Exploring Health Concerns and Treatments

About Me

Exploring Health Concerns and Treatments

Hello, my name is Tony Williams. Welcome to my site about health concerns. When I was a young child, I was rather sickly. I was in and out of the hospital on a regular basis, as doctors tried to diagnose the conditions affecting my body and mind. Through the years, I learned an immense amount of information about the medical field. I will use this site to explore health concerns and their treatment options in great detail. I invite you to learn more about this important topic, so you are prepared well before the information is needed. Thank you for visiting my site.

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What Is Bone Density Testing And When Do You Need To Get Tested?

While you may think of your bones as unchanging, they're actually constantly rebuilding themselves. Cells in your bones break down old bone tissue and use it as building blocks to create new bone.

If the bone is broken down more quickly than new bone can be created, it causes your bones to become less dense. This is a condition called osteoporosis, and it makes your bones more likely to fracture, even from minor falls and other accidents.

People often don't know they have osteoporosis, since it causes no other symptoms other than making your bones more prone to fracturing. One way that you can check the health of your bones is to undergo bone density testing, which is a quick and inexpensive procedure that can diagnose osteoporosis. To learn more about bone density testing and how to know if you need it, read on.

What Is Bone Density Testing?

Dual-energy X-ray absorptiometry (DXA) is the test that's used to diagnose osteoporosis by measuring the density of your bones. X-rays travel more slowly through bones compared to soft tissues like your skin and your organs, which is what makes it possible to create images of your bones using an X-ray machine. When you have osteoporosis and your bones are less dense, however, X-rays will pass through them more quickly.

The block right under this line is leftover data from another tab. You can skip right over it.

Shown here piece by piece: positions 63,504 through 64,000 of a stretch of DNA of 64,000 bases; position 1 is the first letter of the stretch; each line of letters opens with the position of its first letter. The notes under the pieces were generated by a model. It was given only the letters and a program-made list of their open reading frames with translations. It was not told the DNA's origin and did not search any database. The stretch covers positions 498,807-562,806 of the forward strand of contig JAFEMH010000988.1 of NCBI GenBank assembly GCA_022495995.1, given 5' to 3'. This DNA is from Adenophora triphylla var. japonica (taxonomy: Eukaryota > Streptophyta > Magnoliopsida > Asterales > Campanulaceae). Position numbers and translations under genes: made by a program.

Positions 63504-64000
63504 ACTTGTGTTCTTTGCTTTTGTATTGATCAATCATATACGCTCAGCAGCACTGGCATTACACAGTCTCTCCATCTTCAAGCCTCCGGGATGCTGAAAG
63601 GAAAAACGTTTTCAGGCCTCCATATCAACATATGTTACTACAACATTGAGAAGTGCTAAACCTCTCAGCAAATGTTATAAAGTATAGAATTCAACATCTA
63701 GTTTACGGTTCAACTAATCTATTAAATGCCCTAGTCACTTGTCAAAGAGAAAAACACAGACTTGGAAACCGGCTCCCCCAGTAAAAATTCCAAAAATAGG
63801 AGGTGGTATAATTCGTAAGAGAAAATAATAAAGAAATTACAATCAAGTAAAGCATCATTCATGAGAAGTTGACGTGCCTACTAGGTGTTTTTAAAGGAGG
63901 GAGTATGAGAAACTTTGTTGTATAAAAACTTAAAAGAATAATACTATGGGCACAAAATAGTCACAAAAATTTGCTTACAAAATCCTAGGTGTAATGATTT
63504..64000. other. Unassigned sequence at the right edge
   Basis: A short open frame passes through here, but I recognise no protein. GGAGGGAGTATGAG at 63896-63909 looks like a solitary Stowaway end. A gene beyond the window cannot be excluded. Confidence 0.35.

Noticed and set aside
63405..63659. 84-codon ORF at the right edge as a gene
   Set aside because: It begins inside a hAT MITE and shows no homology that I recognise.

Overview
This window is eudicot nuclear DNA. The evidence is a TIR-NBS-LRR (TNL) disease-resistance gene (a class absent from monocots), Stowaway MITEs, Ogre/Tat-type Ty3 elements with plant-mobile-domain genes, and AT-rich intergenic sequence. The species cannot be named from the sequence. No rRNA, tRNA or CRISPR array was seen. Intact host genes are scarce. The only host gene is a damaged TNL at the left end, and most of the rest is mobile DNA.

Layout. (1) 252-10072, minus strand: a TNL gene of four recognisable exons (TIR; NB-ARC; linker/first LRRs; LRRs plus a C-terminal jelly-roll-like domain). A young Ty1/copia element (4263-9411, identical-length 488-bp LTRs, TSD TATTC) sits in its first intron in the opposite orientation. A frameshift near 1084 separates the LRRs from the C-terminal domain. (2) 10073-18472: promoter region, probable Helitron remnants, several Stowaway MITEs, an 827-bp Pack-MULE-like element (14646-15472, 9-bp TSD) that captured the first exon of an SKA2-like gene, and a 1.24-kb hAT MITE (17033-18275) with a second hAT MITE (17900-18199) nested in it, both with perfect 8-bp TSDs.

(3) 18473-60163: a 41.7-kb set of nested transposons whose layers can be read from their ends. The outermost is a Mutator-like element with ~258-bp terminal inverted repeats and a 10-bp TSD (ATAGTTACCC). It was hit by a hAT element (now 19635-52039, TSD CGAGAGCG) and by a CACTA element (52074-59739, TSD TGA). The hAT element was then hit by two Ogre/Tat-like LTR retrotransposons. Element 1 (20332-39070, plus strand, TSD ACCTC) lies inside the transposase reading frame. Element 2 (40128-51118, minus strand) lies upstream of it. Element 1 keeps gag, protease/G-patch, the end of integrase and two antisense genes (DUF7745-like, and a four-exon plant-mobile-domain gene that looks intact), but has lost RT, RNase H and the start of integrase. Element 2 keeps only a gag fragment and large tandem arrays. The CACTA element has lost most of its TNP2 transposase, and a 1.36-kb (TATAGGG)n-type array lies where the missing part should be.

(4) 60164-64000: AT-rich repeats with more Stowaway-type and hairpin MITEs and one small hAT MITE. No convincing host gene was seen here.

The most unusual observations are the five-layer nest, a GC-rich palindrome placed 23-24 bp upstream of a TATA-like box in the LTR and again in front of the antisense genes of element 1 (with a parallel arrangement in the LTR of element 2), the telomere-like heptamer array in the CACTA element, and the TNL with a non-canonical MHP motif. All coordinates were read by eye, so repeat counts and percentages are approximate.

A DXA scan measures how fast X-rays travel through your bones and uses this information to calculate how dense they are. You'll receive a T-score as the result of a DXA scan, which is a measurement of how dense your bones are compared to the bones of a young, healthy person. A low T-score means that your bones are much less dense than normal, which is an indicator that you have osteoporosis.

Who Should Undergo Bone Density Testing?

Seniors should strongly consider bone density testing to check for osteoporosis, as bones naturally begin regenerating more slowly due to age. People with risk factors for osteoporosis should also consider bone density testing, regardless of age. Risk factors like anorexia, heavy alcohol use, hyperthyroidism, and rheumatoid arthritis can cause your bones to regenerate more slowly, increasing your risk of developing osteoporosis.

Some medications also increase your risk of developing osteoporosis, such as corticosteroids. These are commonly prescribed long-term for treating autoimmune disorders. If you've been on corticosteroids for a long period of time, you may want to get a DXA scan to check the health of your bones.

DXA scans are inexpensive and very quick. The procedure is similar to getting an X-ray, but much less radiation is used during the procedure because it only measures a tiny sample of your bone instead of taking an image of an entire bone. Osteoporosis can have dire consequences, as fracturing a major bone like your hip or femur can immobilize you.

If you have any concerns about your bone health due to your age, medical conditions, or medications that you're taking, it's worth undergoing bone density testing to make sure that your bones are healthy. If you have osteoporosis or are starting to develop it, you can begin treatment with medication and dietary supplements to reduce your risk of a major fracture.